Unions, Contracts, China, and the Cow

By Stormy

Last January, China passed a new contract labor law. Following its passage, the ACFTU (All-China Federation of Trade Unions) has been engaged in a serious membership drive. Because of a slowing world economy, the timing of both could not have been more inopportune. Nonetheless, looking more closely at each will give us some insight into how the Chinese economy is structured and governed.

Both the new law and the push towards more membership seem to be aimed at foreign firms.

Why the new contract law and the drive for more membership?

Between 1995 and 2006, Chinese workers became increasingly restless, resulting in mass demonstrations, wildcat strikes, and protests against super-exploitive foreign firms…such as Nike. That the new law invited public comment was in itself very unusual. The communist government had to do something; hence the law and the drive.

The Drive for New Membership

According to the China Daily:

All foreign-funded companies in China will be unionized by the end of next year, an official [Wang Ying]with China’s top trade union body said Tuesday.

Wang Ying, a division chief of the grassroots organizations and capacity building department of the All-China Federation of Trade Unions (ACFTU), said more than 4,100 major foreign companies run by the Fortune 500 are doing business in China.

Currently, Maersk Logistics, Lotus, IKEA, TNT, Kodak, FedEx, Home Depot, Emerson, Canon, Sony and ABB have trade unions.

“Most of the foreign companies have been cooperative, as they know they must abide by China’s laws if they do business in China,” she said.

She said the ACFTU had also met “tremendous resistance” from some foreign firms, especially American companies.

“Some US companies, such as Wyeth, Microsoft, 3M, AstraZeneca and PwC, have been quite uncooperative and have used various means to delay the establishment of trade unions,” she said.

Again, according to China Daily,

ACFTU Vice-President Xu Deming called on unions to learn from the experience and set up more branches in foreign companies, especially those that rank in the top 500 list.

Notably, Xu slammed multinationals such as Foxconn, Kodak and Dell for their long time refusal to allow the establishment of trade unions, and called on unionists at all levels to make the establishment of branches at those companies bases in China “breakthrough goals.”

Sixty per cent of the more than 150,000 foreign invested companies in the country are expected to have their own trade unions by the end of this year, Xu predicted.

Those 150,000 foreign firms parcel work among hundreds of thousands of subcontractors, most of them small indigenous companies. (I do not have to remind anyone that the Fortune 500 has a sizable presence in China; nor should I have to remind anyone that the number of foreign companies is considerable. ) That Xu “slammed” foreign firms is no accident.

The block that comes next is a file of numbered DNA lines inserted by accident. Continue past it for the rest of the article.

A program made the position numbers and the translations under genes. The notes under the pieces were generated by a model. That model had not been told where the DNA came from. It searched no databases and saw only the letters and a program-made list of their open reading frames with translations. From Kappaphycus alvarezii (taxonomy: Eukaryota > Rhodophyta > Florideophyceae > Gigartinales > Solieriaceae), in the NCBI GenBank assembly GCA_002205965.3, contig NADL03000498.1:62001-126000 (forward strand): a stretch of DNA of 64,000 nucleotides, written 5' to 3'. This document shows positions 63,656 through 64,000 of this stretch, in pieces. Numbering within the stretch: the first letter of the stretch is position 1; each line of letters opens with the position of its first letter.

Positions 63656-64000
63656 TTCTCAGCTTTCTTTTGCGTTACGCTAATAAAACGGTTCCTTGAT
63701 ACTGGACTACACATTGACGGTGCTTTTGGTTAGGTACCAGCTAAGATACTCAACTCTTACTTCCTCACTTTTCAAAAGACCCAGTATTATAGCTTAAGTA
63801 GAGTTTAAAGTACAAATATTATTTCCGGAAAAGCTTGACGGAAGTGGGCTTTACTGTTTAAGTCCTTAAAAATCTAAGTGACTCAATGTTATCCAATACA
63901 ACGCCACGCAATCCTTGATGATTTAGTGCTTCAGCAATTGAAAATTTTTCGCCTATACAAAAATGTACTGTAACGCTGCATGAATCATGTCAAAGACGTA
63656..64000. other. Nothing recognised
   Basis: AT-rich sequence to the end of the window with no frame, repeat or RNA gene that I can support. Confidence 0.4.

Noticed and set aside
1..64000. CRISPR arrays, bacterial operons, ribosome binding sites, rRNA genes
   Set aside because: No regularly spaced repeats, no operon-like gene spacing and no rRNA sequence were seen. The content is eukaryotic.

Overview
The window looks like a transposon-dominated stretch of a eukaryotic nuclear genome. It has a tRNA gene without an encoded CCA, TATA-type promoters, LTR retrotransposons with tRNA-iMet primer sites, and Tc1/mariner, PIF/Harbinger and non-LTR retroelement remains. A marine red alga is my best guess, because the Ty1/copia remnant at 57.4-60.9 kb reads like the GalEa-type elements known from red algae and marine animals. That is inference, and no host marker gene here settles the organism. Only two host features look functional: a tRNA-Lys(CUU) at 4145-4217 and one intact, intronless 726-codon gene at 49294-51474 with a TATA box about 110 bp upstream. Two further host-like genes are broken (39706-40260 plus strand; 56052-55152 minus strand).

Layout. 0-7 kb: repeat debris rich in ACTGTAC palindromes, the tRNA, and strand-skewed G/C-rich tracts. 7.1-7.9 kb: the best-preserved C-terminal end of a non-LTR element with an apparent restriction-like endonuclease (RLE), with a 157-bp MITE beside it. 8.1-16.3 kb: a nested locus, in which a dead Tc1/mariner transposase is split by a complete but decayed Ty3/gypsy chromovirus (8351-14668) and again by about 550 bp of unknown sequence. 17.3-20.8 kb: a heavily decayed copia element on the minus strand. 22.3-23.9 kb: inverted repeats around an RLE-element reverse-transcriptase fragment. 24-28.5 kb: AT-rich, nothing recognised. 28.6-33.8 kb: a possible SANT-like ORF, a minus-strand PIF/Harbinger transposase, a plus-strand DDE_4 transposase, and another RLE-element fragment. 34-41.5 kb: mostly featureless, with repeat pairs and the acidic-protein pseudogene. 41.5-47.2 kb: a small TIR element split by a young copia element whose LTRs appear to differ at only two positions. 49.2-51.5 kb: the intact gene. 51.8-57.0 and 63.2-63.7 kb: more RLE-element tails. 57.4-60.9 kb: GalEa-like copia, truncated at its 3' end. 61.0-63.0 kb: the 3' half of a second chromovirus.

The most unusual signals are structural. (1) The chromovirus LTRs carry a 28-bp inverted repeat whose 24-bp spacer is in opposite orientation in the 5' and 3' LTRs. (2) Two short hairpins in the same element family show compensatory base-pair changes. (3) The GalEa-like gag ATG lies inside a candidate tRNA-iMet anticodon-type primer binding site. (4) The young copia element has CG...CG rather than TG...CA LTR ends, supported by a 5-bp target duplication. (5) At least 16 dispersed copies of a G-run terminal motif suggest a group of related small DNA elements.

The New Contract Labor Law

The law is somewhat flawed (does not allow the right to strike, for example). Chinese officials are walking a tightrope here. On the one hand, they had to do something. On the other hand, they had to be careful, lest they drove foreign firms away.

According to the New York Times,

The companies, many of which moved to China to lower manufacturing costs and some to avoid unions in their home countries as well, are now being asked to meet a Sept. 30 deadline to make their offices and factories union shops.

(The Koreans were very forthright about being unhappy. Most firms were careful with their pronouncements, lest word get back home. Officialdom everywhere was politely circumspect.) What does the law say? Here are some highlights:

  • Consulting with employers about labor rules and regulations regarding wage, hour, break, leave work safety and hygiene, insurance and benefits, training, work discipline, etc
  • Jointly coordinating with the local labor administration authorities and the employer to resolve any employment issues
  • Assisting and guiding workers in negotiating their employment contracts
  • Being advised and consulted with in connection with any mass lay-off
  • Demanding the employer rectify any legal violations or violations of a worker’s employment contract
  • Negotiating “collective contracts”

I am not sure any of us would want the U.S. government to be our labor union, negotiating contracts with corporate America.

But be that as it may, I welcome the push and the law. Something had to be done. The questions ultimately will be not only a matter of enforcement but also the spirit in which collective contracts are negotiated.

As I have said repeatedly, China offered its vast, impoverished, and unprotected population as the manufacturing export center of the world, combining that offering with tax and environmental inducements.

I love the remark that the director of Tal Apparel made:

“It’s quite understandable that Americans are annoyed, upset and fearful, but American production bases will not ever be able to compete with Asia,” Yip said, with the patience of someone coaching a slow child.

“In the United States, you want to milk the cow. You don’t want to be the cow.”

(Tal Apparel is associated with such brand names as Nike, Calvin Klein, L.L. Bean, Brooks Brothers, etc. The average age of its seamstresses is 20.)